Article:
Just when you thought the supply chain nightmare was starting to let up, a war breaks out in Ukraine. With the recent economic sanctions being put into place against Russia, how will this war exacerbate the global supply chain headaches that emerged last year, and is this a temporary crisis or one that will have a lasting impact on how we do business? It really is enough to keep one up at night!

A recent article by Tinglong Dai, a professor at Johns Hopkins University, sheds some light on how our global supply chain may be permanently altered by this war and a consequent re-emergence of the “Iron Curtain.” However, things could change if the recent sanctions cause a change in Moscow’s direction. One thing is for certain, 2022 is shaping up to be even more of a challenge than 2021, and who thought that could be possible? Here are three major impacts we will see from this war in 2022 and beyond.

Rising Cost of Energy and Oil-Related Components: The cost of energy will rise. Russia provides nearly 40% of Europe’s natural gas supply and 65% of Germany’s. Russia is the third-largest oil exporter in the world, accounting for 7% of all crude oil and petroleum product imports into the United States. So, when the U.S. recently announced a ban on Russian oil imports, the price of crude hit a 13- year high topping $130 per barrel.

The Keystone XL pipeline was expected to carry 830,000 barrels per day of Alberta oil sands crude to Nebraska, but the project was delayed for the past 12 years due to opposition from U.S. landowners, Native American tribes and environmentalists. Last June, President Biden canceled the border-crossing permit for the pipeline effectively killing the project. This made the environmentalists happy but certainly does not help the current situation as it relates to energy independence.

The bottom line here is that everything that comes from oil will be going up in cost, and there are many things that go into a window and door that are either made from oil derivatives or use a fair amount of energy to produce. As of March 15, oil prices are falling again and are now down to $96 per barrel. But this is still $28 higher per barrel than the average price in 2021. So far, the average price in 2022 is $91.91. Here is the recent price history.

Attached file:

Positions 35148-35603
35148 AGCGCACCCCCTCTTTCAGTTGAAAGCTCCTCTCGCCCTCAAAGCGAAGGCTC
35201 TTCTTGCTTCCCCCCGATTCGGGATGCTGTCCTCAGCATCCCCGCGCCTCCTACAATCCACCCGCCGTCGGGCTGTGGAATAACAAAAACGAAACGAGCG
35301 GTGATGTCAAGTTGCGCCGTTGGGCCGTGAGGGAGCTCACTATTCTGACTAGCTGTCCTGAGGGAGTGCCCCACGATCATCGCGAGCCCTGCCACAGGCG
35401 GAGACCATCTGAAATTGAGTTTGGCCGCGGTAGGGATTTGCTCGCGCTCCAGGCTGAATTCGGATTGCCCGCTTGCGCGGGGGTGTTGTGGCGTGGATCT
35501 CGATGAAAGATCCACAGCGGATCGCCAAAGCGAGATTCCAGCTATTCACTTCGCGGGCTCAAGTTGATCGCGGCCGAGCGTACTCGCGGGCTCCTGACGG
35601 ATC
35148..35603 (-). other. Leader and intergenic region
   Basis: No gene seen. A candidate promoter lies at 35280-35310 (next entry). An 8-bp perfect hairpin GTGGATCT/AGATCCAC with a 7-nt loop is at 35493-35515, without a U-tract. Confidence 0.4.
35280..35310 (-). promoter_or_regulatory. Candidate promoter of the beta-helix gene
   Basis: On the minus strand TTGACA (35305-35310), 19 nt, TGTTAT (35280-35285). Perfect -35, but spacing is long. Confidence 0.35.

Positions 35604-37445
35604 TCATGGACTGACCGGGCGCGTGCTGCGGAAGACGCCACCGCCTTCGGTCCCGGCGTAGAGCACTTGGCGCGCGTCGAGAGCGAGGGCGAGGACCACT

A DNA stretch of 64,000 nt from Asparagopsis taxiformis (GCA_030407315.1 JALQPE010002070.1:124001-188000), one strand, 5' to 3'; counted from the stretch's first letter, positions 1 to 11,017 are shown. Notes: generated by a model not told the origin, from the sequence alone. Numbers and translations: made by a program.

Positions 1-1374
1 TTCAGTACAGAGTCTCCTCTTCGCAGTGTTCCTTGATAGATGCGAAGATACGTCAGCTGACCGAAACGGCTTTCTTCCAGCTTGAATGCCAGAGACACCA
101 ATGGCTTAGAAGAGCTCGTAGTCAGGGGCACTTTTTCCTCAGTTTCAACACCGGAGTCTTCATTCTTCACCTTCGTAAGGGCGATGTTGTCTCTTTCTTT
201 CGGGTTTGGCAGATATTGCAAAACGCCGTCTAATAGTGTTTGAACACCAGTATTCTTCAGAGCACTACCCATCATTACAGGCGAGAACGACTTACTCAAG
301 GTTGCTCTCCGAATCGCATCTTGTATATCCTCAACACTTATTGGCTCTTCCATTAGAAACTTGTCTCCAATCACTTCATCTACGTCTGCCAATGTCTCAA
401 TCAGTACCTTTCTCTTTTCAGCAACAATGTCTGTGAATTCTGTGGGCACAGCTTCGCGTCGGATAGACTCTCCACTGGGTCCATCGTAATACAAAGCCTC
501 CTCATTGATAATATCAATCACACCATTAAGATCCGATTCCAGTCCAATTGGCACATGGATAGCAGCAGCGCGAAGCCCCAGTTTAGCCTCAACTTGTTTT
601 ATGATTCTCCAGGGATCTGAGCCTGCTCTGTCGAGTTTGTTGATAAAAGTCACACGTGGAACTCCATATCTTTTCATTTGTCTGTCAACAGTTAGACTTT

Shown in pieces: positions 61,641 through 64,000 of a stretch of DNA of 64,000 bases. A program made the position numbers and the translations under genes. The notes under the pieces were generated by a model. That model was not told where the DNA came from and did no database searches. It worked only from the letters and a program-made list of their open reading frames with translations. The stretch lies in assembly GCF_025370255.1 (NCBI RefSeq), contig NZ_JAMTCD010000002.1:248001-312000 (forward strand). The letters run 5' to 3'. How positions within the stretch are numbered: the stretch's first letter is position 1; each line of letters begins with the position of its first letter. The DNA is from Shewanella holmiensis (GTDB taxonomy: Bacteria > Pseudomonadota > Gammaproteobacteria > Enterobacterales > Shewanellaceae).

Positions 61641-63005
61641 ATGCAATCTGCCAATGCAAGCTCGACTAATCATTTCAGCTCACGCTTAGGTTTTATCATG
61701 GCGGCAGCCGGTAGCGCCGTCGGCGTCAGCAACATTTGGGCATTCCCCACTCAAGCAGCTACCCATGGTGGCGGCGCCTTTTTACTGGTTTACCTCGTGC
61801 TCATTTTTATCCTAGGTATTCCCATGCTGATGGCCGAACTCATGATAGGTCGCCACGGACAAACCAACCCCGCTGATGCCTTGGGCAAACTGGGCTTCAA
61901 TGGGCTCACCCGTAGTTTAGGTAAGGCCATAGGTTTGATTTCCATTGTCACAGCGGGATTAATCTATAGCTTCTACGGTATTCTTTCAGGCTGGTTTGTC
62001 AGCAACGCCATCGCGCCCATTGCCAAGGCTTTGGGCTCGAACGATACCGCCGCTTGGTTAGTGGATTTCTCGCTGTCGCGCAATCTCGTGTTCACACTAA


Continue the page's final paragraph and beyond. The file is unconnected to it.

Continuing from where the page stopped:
More Strain on Electronics Supply: A lesser-known fact is that 90% of the semiconductor-grade neon used in the United States is produced in Ukraine, and Russia was supplying the U.S. with more than one-third of our country’s palladium, a rare metal also required to make semiconductors.

Semiconductor producers do have enough inventory to fulfill immediate needs but are now scrambling to find alternative suppliers. Disruptions in supply and higher costs to produce electronic components will surely follow. All of this is hitting as the world tries to recover from a severe chip shortage, which has slowed auto production, and sent new and used car prices through the roof. This factor will drive up the costs and increase the lead times of automated machinery used to make windows and doors. One of my customers is finally receiving a new welder this month that was ordered 16 months ago. “When I got the call that the new welder was expected to ship this month, I had forgotten that I ordered it,” he half-jokingly commented.

Impact on Logistics: The third major impact we will see is more delays in moving raw materials and components from the East to the West. Soon after Russia launched their attack on Ukraine, 36 countries, including EU members, the U.S., and Canada, closed their airspace to Russian aircraft. Russia retaliated by closing its airspace to these same countries. As a result, goods transported by air freight from China to Europe or the Eastern U.S. will, in many cases, need to go via less efficient or more costly routes. The result will be increased transportation costs and longer lead times.

The China-Europe rail freight route that goes through Russia was really starting to help alleviate the congestion we saw in 2021 at major ports. However, due to the war, we are seeing many cancellations along this railway from European clients, which will once again increase the congestion at the ports. In addition, rising gasoline and diesel costs will drive up transportation and delivery costs in the trucking industry. We are already seeing the effects of this on shipping quotes.

So, what can window fabricators do to overcome these recent challenges? The simple answer is for the window industry to keep doing what we did to survive 2021. Stay close to your suppliers, keep the lines of communication open, give and seek adequate notice of cost increases and delays, forecast product usage, improve manufacturing efficiencies, develop contingency plans for every raw material and component, and last but not least—treat your employees as great as you can.

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